Coraline has been programming professionally in Ruby since 2007. She is the author of 25 Ruby gems and has contributed to major projects including Rspec and Rails. She is a frequent speaker at conferences around the world, including RailsConf. Coraline was a 2016 recipient of the Ruby Hero award.
Coraline created OS4W.org, a resource for connecting all women, including women of colour and transgender women, to open source projects. She is also the creator of the Contributor Covenant, a code of conduct used in over 14,000 open source projects. She is on the board of directors for Ruby
What the Duck?
I started my career as a Clarion developer, and then moved into the asset management space where I was exposed to various technologies. During this time I was introduced to Ruby and I never looked back! For the last year I've been employing these Ruby, Rails and other web-development skills working in the market research industry.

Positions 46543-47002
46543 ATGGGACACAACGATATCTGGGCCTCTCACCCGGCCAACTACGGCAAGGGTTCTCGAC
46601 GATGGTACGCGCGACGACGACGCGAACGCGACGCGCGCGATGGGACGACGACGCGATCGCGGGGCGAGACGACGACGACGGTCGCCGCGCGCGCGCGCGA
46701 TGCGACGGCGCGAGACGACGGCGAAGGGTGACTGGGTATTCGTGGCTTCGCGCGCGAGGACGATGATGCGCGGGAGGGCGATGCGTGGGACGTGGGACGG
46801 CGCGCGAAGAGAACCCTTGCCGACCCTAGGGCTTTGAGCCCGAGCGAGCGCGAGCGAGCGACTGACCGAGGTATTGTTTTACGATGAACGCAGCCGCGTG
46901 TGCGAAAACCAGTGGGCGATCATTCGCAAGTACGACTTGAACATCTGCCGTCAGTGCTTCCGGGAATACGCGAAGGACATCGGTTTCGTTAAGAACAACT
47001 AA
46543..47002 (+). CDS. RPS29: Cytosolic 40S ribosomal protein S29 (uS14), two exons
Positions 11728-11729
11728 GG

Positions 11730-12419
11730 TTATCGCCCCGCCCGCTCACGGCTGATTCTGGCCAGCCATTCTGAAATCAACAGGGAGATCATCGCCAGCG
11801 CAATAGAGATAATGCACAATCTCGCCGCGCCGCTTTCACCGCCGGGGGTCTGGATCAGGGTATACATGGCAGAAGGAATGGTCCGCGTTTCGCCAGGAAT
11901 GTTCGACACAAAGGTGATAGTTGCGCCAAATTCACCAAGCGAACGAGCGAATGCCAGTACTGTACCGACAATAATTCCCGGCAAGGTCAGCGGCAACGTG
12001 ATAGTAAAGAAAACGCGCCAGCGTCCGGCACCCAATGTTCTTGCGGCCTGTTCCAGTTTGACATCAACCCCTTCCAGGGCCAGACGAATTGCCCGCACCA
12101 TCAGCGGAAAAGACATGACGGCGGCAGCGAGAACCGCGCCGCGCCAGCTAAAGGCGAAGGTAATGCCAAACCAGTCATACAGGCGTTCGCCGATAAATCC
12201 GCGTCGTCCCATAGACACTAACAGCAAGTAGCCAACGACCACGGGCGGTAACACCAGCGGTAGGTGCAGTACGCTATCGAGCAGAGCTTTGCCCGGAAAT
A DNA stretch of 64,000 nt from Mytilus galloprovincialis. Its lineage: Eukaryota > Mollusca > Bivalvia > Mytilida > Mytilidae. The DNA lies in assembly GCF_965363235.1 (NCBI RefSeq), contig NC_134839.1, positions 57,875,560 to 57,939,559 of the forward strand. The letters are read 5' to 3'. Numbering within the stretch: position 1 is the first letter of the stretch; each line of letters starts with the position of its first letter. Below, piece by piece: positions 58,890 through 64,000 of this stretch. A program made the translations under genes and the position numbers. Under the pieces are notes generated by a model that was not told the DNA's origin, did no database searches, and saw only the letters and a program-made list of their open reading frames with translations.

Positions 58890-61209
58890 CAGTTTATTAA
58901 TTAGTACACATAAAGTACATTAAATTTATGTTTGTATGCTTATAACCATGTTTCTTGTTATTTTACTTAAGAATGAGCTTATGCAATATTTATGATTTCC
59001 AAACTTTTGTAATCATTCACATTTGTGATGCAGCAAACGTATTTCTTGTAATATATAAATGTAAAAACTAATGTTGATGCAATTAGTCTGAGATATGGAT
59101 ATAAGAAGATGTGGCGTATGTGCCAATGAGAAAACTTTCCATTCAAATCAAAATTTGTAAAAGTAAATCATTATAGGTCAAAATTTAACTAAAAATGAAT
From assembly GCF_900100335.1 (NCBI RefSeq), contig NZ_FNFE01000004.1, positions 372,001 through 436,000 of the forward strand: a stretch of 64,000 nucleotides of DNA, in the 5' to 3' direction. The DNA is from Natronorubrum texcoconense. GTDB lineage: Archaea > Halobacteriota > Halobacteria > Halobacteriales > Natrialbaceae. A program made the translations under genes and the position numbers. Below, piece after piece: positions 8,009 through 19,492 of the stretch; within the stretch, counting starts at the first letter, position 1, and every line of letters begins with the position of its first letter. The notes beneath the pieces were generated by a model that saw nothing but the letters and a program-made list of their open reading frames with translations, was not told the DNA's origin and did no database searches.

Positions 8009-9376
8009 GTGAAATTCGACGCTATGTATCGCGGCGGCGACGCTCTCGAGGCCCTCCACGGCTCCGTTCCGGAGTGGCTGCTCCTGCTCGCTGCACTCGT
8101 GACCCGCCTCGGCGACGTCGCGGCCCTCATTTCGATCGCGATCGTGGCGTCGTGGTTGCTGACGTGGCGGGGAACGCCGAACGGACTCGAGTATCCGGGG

In this talk I explore ways in which to make optimal use of duck typing and type conversion in everyday Ruby programs. I will explore what duck-typing really means, and when it is appropriate to use this as opposed to respond_to?, type checking or type conversion in Ruby programs. I will investigate the difference between implicit and explicit type conversion, and will also take a look at the difference between these conversion protocols and capitalized conversion functions.
Using Apache Kafka from Ruby
Daniel Schierbeck has been programming in Ruby since 2005 after completing level 99 in PHP and figuring out there was no prize to win after all.